In tailoring the way we present ourselves to the world – be it as fashionista, frump or an artful fusion of the two – we think we are the ones making a choice about how we express our gender and sexuality along with other markers of our identity.
Fashion is a language that expresses survival, rebellion, freedom, visibility and invisibility, identity, representation and inclusion.
How could I be trans if I didn’t tick off all the correct checkboxes demanded by politics, law, society and even the transgender community itself?
Why must others judge her appearance and grace
When true beauty is not confined to a face?
In a world obsessed with the outer shell,
She knows in her heart inner beauty dwells.
For many people, fashion serves as a vehicle for expressing their unique identities, their political beliefs, and their sexual orientation.
What if we refused to assimilate? What if we collectively decided to dress in a way that made it so society could not render us invisible?
Clothes for me are our first line of defence. They are also our first act of providing relief.
While women’s colleges are certainly a step ahead of other institutions in creating spaces of liberation and encouraging freedom of choice, this rare advantage must expand itself onto the landscape of our entire country.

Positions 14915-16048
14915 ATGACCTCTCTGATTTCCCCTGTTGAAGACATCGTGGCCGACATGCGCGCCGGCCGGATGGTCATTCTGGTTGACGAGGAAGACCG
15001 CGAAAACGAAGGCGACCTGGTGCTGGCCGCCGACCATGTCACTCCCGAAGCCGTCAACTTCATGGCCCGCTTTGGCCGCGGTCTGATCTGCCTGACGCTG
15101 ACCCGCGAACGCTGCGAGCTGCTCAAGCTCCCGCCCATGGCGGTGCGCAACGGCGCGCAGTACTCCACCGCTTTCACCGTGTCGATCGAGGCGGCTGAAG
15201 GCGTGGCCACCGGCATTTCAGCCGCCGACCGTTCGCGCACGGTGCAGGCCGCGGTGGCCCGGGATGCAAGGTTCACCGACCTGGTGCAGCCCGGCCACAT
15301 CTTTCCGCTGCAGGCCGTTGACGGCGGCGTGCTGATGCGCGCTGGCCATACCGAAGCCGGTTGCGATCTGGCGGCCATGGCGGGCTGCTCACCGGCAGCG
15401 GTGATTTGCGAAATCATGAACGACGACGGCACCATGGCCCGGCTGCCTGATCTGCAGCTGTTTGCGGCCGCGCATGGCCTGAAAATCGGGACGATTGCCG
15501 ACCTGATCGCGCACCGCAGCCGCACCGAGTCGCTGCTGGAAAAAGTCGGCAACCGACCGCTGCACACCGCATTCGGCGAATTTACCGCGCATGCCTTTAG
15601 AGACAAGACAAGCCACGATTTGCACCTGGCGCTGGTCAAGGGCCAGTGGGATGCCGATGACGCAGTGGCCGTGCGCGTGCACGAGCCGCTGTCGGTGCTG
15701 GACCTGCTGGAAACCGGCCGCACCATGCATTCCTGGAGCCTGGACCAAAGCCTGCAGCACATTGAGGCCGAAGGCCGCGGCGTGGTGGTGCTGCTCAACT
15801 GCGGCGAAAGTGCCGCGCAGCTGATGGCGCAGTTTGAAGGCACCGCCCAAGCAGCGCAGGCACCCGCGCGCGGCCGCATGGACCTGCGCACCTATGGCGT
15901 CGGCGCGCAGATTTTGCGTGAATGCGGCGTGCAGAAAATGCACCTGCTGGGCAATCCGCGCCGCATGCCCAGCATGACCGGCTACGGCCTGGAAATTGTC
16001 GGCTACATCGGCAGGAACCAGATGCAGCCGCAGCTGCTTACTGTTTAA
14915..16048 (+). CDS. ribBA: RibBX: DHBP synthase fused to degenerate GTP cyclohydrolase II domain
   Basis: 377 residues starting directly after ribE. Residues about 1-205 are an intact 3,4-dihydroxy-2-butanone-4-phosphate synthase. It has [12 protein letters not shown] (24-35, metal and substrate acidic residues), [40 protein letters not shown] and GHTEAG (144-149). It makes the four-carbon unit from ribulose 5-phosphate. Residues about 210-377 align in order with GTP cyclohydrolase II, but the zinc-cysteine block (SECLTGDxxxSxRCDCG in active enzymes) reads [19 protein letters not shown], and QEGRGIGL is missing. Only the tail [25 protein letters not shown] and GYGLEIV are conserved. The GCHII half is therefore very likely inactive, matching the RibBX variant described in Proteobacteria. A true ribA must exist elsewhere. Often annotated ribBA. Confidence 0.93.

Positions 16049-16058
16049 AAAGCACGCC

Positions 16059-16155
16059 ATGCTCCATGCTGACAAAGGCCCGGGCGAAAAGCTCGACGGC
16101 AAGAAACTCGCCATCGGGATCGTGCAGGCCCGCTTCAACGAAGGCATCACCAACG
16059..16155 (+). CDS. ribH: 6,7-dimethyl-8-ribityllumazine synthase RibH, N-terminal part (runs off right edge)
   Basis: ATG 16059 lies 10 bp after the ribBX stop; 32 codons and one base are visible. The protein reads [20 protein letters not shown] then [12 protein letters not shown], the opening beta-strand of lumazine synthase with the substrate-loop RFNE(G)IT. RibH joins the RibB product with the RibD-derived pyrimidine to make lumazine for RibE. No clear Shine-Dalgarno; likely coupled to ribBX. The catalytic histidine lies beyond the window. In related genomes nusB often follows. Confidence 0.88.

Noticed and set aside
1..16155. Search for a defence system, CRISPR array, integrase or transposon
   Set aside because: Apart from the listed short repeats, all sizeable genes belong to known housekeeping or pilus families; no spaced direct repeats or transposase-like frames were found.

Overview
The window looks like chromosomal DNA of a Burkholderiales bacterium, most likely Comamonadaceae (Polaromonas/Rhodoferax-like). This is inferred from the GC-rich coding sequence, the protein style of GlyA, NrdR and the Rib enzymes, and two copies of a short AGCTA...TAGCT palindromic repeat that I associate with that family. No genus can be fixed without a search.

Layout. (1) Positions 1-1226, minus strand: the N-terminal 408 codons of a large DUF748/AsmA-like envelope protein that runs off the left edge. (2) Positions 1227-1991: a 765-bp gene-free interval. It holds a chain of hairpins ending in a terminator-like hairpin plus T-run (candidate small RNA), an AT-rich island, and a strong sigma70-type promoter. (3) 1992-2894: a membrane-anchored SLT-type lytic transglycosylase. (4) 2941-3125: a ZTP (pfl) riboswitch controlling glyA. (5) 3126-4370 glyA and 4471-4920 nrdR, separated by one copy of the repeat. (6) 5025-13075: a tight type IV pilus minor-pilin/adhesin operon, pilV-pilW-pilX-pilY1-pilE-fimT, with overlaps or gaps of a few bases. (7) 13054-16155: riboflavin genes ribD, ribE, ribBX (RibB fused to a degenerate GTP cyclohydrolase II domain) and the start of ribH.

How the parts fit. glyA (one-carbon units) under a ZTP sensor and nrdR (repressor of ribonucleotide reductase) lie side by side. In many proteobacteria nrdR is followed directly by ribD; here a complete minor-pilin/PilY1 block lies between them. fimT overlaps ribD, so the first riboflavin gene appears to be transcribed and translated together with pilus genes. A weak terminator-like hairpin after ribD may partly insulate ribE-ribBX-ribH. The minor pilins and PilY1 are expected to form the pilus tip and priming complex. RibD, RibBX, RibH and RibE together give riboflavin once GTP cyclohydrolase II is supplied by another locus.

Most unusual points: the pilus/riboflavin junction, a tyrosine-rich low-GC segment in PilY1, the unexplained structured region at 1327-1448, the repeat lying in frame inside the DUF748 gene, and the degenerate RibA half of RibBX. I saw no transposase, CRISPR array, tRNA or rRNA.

For women like me, there is an enormous lack of options in addition to the market that relegates us to a corner of ‘plus-size brands’
As clear as I was about my sexuality, I was just as unclear about how I wanted to look and what felt good.
I find that my own clothes are all just pieces of a larger archive I’m slowly constructing: an archive of the women I love, a half-hearted attempt at mimicking what I love.
I often imagine if I had been able to access friendly and empowering comprehensive sexuality education from my childhood, how different my life would have turned out to be.
‘Is the future so dark?’ you might ask. I am here to tell you that it is not. As you begin your exploration into the world of queer theory and feminist theory, you will learn that the straightjacket version of sexuality cooked by our families was undercooked.
Food unites, but as we are sadly witnessing, it also divides. What people eat and how they eat it is related in many ways to class, caste, purchasing power, and other factors of social currency and control.
Food is some sort of extension of our bodies, our identities, and therefore food and sexuality intersect in a myriad ways.